(25 December 1652 – 23 October 1713)
College Role: 


Archibald Pitcairne was born in Edinburgh on 25 December 1652 to Alexander Pitcairne, a merchant and magistrate. Pitcairne entered the University of Edinburgh in 1668 and graduated MA on 20 March 1671. His early studies included law and divinity, which he abandoned due to ill health. Pitcairne travelled to Paris where his focus shifted to medicine. In 1675 he began to study mathematics, in which he rapidly became proficient. Pitcairne graduated MD from Reims on 13 August 1680 before returning to Edinburgh. Back in Edinburgh, Pitcairne quickly joined the circle of elites, including Robert Sibbald, who frequently held meetings modelled after the Royal Societies of Europe. Pitcairne, with Sibbald, was one of the founding members of the Royal College of Physicians of Edinburgh, which obtained its charter on 29 November 1681. In about 1680, Pitcairne married Margaret Hay, although they had no surviving children. Margaret died in 1690.

Pitcairne was close friends with David Gregory, a precocious mathematician. They jointly wrote mathematical papers and this background led to Pitcairne championing what became known as the iatromechanical theory of physiology. This hypothesis was based on the assumption that bodily functions, such as circulation, were determined by mechanical factors and could better be explained by Newtonian physics rather than the imbalance of humours. Pitcairne’s enthusiasm for this theory led to him publishing Solutio problematis de historicis; seu inventoribus, a monograph supporting the claim that William Harvey, rather than the ancient Greeks, had discovered the circulation of the blood. This publication was largely responsible for Pitcairne being appointed (jointly with Robert Sibbald and James Halket) Professor of Medicine at the University of Edinburgh. In this position he became one of the more eminent protagonists of iatromechanical theory and, in 1691, he was invited to the prestigious Chair of the Practice of Medicine in the University of Leiden. On the journey there, he visited Isaac Newton at Cambridge.

Pitcairne moved to Leiden in April 1692 and in his inaugural lecture attempted to outline his new theory of medicine based on Newton’s principles. Pitcairne wrote a series of four dissertations based on the natural philosophy of Newton.

His stay at Leiden was short because his future wife Elizabeth Stevensone did not wish to settle there. Pitcairne and Elizabeth married on 8 August 1693 and had four surviving children. Upon his return to Edinburgh he became embroiled in an ongoing controversy over fever treatment. Andrew Brown, a follower of Thomas Sydenham, had advocated a new method of treating continual fevers (bloodletting, purging and a paregoric like laudanum), a view not shared by the traditionalist Edinburgh physicians of the day, whose treatment was based on emetics and particularly diaphoretics. The fact that Brown was an outsider, an empiricist and a Whig, further heightened opposition within the College. As College Censor, Pitcairne’s role was to defend the College line against such medical heresy. But his Newtonian view in Dissertatio de curatione febrium, that purgatives and bloodletting formed part of febrile treatment because of their mechanical effects, was viewed with outrage by some colleagues.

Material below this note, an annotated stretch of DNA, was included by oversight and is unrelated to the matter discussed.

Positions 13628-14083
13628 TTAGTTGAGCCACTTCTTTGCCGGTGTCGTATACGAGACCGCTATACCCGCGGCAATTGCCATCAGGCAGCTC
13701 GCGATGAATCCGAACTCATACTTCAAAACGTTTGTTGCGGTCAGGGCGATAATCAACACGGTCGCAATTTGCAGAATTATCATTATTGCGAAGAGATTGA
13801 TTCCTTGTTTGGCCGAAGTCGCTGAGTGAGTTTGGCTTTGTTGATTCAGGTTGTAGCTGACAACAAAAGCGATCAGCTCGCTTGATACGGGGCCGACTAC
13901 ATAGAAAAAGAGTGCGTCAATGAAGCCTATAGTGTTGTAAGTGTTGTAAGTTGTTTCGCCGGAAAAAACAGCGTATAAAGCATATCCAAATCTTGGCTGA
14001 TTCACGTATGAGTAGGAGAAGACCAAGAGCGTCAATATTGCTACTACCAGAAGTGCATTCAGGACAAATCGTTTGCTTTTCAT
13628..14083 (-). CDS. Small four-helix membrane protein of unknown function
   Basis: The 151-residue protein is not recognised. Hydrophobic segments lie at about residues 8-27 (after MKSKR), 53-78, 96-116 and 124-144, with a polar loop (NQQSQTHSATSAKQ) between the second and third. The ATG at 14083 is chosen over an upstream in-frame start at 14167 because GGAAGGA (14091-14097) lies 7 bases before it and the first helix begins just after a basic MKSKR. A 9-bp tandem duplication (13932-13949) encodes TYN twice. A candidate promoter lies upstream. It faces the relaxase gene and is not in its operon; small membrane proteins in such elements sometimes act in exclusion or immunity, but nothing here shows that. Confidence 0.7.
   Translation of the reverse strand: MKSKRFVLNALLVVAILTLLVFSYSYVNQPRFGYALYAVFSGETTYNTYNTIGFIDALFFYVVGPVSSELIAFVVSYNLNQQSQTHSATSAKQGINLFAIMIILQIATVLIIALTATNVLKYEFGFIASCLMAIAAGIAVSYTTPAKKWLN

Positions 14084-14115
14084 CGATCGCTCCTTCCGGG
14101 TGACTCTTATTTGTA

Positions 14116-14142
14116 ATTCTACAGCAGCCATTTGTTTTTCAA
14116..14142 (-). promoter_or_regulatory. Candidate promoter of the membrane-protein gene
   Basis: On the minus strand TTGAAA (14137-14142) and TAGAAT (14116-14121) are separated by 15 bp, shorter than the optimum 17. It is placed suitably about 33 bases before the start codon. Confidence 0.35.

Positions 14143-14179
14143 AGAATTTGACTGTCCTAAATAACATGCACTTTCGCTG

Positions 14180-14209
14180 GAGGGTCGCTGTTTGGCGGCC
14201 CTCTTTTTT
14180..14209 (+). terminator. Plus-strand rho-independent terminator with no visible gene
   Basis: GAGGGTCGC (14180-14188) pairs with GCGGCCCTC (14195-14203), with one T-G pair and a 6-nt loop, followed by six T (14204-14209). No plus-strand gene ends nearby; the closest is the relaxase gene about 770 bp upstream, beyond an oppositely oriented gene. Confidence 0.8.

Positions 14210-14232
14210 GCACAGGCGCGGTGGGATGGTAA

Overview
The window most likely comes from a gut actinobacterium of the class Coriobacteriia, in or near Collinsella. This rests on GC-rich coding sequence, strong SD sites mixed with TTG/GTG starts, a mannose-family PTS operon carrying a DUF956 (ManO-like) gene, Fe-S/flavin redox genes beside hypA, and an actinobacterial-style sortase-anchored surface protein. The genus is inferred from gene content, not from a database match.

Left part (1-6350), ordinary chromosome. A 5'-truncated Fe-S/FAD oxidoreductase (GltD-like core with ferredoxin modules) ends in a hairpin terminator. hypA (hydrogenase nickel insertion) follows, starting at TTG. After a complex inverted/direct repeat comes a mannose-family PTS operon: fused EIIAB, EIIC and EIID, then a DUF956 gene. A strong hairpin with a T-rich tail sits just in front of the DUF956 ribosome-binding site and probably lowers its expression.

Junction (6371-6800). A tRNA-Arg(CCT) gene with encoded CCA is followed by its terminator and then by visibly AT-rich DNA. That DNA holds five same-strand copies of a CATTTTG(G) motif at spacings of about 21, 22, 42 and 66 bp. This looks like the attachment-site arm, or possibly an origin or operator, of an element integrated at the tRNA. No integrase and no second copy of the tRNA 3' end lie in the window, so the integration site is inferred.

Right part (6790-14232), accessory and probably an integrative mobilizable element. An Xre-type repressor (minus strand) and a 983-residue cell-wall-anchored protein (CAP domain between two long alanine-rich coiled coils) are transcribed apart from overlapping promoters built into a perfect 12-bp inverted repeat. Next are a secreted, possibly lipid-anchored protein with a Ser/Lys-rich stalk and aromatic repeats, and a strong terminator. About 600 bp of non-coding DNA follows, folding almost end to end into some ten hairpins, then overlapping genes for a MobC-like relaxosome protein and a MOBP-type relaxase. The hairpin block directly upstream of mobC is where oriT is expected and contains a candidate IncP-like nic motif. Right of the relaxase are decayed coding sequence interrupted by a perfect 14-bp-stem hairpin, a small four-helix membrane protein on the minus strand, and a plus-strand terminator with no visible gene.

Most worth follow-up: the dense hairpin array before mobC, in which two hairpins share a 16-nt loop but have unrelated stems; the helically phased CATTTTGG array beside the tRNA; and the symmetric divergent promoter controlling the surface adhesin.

By remaining a devoted Episcopalian and Jacobite, at a time of great friction between them and the Presbyterian establishment, and by his outspoken and scathing criticism of all things Presbyterian, he made more enemies. A fight between rival factions, one around Pitcairne, the other around Robert Sibbald, fuelled the ‘riot in the College’. After this, Pitcairne was excluded from the College, along with others including his father-in-law, Sir Archibald Stevensone, the first president of the College.

In 1701 he was admitted to the Incorporation of Surgeons where he promoted the study and teaching of anatomy. He provided the summing-up at the first two successful public demonstrations of anatomical dissection performed in the ‘new’ Surgeons Hall. Pitcairne was the most distinguished member of the Incorporation at that time and his influence led to the appointment of Robert Elliot, the Incorporation’s ‘public dissector of anatomie’, and one of his Leiden pupils. Elliot became the first professor of anatomy at the University of Edinburgh, the first such chair in Britain.

Pitcairne was a loyal Jacobite and wrote poetry, although he did not advocate the cause further as he was on good terms with many politicians, both Whig and Tory. Little is known about the last years of Pitcairne’s life. He published little, although his collected works were compiled and published posthumously. Pitcairne had apparently been in poor health for some time and died in Edinburgh on 23 October 1713. He is buried in Greyfriars churchyard.

Pitcairne was one of the most scholarly doctors of his day, yet iatromechanical theory essentially died with him. His greatest legacies were his influence on some outstanding pupils and providing the most important early link between Leiden and Edinburgh, a link crucial in the establishment of the University of Edinburgh Medical School.

Notable Achievements

In 1691, Pitcairne was appointed Chair of the Practice of Medicine at the University of Leiden.

Key Publications

  • Solutio problematis de historicis, seu, De inventoribus dissertatio (1688)
  • Epistola Archimedis ad regem Gelonem (1710)
  • Pitcairne’s published works collected and translated into English (1715)
  • Pitcairne’s Leiden lectures compiled (1717)